What’s the friction with Serverless?
Three pain points of serverless adoption from The Agile Monkeys
The team at The Agile Monkeys has worked on non-trivial applications with a wide range of technologies for more than a decade — mainly in the retail sector on solutions from e-commerce management to warehouse automation and everything in between. Our engineers are very aware of the enormous challenges of scalability, reliability, and codebase management that many companies face when developing business solutions.
Based on our experience, we’re convinced that serverless is the execution paradigm of the future that solves many challenges of modern application development. But we still see friction in the currently available abstractions — and available tooling still makes it hard to take advantage of the true potential of Serverless.
In the past decade, most successful retail companies opted for using pre-built monolithic e-commerce platforms that they customized for their needs. But with the growth of their user base, those platforms can no longer manage peak load (like Black Friday) anymore.
As a result, we’ve repeatedly been involved in “brain-surgery projects” to split their big monolithic codebases into microservices over the past few years. But the architecture change came with new challenges: handling synchronization and communication between services efficiently, and a huge increase in operational complexity.
We started researching Serverless as a potential solution for those challenges two years ago and we saw its tremendous possibilities.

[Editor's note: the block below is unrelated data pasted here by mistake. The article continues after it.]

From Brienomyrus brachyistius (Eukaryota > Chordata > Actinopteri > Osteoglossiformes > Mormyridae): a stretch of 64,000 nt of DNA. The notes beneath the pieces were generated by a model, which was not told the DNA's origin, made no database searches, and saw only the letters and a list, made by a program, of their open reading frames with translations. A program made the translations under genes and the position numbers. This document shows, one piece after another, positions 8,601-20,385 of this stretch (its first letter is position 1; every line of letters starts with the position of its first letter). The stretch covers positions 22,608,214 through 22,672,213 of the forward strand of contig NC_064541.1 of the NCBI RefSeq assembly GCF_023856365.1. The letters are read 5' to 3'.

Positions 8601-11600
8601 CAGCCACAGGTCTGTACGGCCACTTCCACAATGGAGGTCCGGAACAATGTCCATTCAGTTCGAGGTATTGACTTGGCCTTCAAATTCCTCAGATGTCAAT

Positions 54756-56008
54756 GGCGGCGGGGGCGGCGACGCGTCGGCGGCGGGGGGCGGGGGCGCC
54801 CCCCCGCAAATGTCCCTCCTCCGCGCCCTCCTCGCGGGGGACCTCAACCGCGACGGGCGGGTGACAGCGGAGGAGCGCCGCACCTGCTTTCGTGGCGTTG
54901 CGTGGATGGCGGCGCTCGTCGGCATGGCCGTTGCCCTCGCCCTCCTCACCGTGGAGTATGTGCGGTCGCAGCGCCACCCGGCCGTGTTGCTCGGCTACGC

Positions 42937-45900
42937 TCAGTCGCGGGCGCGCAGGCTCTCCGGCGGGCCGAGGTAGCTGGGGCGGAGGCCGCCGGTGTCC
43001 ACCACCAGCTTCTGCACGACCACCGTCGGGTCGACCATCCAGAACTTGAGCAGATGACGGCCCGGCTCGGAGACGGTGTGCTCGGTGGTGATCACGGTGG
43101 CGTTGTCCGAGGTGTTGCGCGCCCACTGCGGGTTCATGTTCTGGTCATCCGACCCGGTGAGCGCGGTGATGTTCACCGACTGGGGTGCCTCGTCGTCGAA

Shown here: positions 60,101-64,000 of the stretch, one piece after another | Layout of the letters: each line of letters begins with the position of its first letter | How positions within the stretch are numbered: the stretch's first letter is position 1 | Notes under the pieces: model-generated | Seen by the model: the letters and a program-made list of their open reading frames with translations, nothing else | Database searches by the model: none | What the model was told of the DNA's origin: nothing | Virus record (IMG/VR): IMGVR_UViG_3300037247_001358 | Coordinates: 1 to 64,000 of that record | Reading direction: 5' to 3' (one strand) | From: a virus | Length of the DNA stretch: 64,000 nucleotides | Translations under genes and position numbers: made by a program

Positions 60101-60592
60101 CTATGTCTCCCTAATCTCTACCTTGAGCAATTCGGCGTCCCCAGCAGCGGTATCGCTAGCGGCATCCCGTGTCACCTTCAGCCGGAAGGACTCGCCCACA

Serverless not only removes most of the operational complexity but, thanks to the many hosted service offerings, it allows us to deprecate part of the glue code required to deal with coordinating services. And for companies that are already selling, it can be smoothly introduced when implementing new features or when a redesign of a service is needed, without affecting the original codebase.
It’s very easy to deploy a lambda function and implement basic use cases, going beyond that requires a lot of knowledge about the cloud service offerings.
But while Serverless is evolving very quickly, it’s still a relatively new idea. Many VPs and Senior Engineers are still hesitant to introduce it into their production systems because of the mindset change and the training it would require for teams that are already working as well-oiled machines.
While it’s very easy to deploy a lambda function and implement basic use cases with the existing tools, going beyond the basics requires a lot of knowledge about the cloud, managed service offerings, and their guarantees and limitations.
When introducing new engineers to #serverless, it still feels like teaching them how to draw an owl: Step 1: Write and deploy a lambda function Step 2: Build the rest of your damn production-ready event-driven application!
Faster time to market?
It’s a common mantra in Serverless forums to say that Serverless means “faster time to market,” and we’ve found this can be true for well-trained teams. However, teams that are just starting the journey may not find it to be the case, and can easily become frustrated and end up dropping Serverless in favor of better-known tools.
Both from our experiences with clients adopting (or rejecting) Serverless, and our own experience releasing applications like Made for Serverless ourselves, we’ve found the following three pain points along the way:
Pain Point #1: Engineers starting with Serverless might need more time than you’d expect to be productive.